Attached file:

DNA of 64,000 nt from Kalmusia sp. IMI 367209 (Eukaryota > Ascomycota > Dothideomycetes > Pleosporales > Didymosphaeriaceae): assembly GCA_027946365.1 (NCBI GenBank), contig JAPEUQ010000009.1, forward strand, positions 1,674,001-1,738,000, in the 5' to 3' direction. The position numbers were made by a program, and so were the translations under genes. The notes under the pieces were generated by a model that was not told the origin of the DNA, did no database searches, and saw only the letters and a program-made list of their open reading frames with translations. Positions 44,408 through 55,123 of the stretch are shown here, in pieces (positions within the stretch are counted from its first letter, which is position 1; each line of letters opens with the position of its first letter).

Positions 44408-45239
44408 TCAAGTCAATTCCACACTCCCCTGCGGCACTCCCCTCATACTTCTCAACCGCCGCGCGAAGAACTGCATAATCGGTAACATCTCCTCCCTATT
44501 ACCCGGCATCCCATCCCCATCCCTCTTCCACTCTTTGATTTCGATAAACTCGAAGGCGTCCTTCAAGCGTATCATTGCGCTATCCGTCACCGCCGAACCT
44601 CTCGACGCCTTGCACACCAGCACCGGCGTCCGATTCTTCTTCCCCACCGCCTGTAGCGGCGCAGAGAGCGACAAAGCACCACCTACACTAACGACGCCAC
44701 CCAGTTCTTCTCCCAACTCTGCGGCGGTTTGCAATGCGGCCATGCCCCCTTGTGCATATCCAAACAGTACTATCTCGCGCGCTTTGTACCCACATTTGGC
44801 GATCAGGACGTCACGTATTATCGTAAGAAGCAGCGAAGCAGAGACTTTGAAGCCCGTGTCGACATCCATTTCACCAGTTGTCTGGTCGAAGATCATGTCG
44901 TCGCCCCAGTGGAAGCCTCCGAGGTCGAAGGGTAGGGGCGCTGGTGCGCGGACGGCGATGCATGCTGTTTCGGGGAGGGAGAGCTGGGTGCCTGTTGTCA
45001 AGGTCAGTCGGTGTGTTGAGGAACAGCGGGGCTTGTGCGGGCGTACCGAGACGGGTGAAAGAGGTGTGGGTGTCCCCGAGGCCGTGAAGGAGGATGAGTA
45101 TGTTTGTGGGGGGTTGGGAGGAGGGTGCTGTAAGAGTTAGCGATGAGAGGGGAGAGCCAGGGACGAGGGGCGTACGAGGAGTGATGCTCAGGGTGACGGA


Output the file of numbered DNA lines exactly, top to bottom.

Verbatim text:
DNA of 64,000 nt from Kalmusia sp. IMI 367209 (Eukaryota > Ascomycota > Dothideomycetes > Pleosporales > Didymosphaeriaceae): assembly GCA_027946365.1 (NCBI GenBank), contig JAPEUQ010000009.1, forward strand, positions 1,674,001-1,738,000, in the 5' to 3' direction. The position numbers were made by a program, and so were the translations under genes. The notes under the pieces were generated by a model that was not told the origin of the DNA, did no database searches, and saw only the letters and a program-made list of their open reading frames with translations. Positions 44,408 through 55,123 of the stretch are shown here, in pieces (positions within the stretch are counted from its first letter, which is position 1; each line of letters opens with the position of its first letter).

Positions 44408-45239
44408 TCAAGTCAATTCCACACTCCCCTGCGGCACTCCCCTCATACTTCTCAACCGCCGCGCGAAGAACTGCATAATCGGTAACATCTCCTCCCTATT
44501 ACCCGGCATCCCATCCCCATCCCTCTTCCACTCTTTGATTTCGATAAACTCGAAGGCGTCCTTCAAGCGTATCATTGCGCTATCCGTCACCGCCGAACCT
44601 CTCGACGCCTTGCACACCAGCACCGGCGTCCGATTCTTCTTCCCCACCGCCTGTAGCGGCGCAGAGAGCGACAAAGCACCACCTACACTAACGACGCCAC
44701 CCAGTTCTTCTCCCAACTCTGCGGCGGTTTGCAATGCGGCCATGCCCCCTTGTGCATATCCAAACAGTACTATCTCGCGCGCTTTGTACCCACATTTGGC
44801 GATCAGGACGTCACGTATTATCGTAAGAAGCAGCGAAGCAGAGACTTTGAAGCCCGTGTCGACATCCATTTCACCAGTTGTCTGGTCGAAGATCATGTCG
44901 TCGCCCCAGTGGAAGCCTCCGAGGTCGAAGGGTAGGGGCGCTGGTGCGCGGACGGCGATGCATGCTGTTTCGGGGAGGGAGAGCTGGGTGCCTGTTGTCA
45001 AGGTCAGTCGGTGTGTTGAGGAACAGCGGGGCTTGTGCGGGCGTACCGAGACGGGTGAAAGAGGTGTGGGTGTCCCCGAGGCCGTGAAGGAGGATGAGTA
45101 TGTTTGTGGGGGGTTGGGAGGAGGGTGCTGTAAGAGTTAGCGATGAGAGGGGAGAGCCAGGGACGAGGGGCGTACGAGGAGTGATGCTCAGGGTGACGGA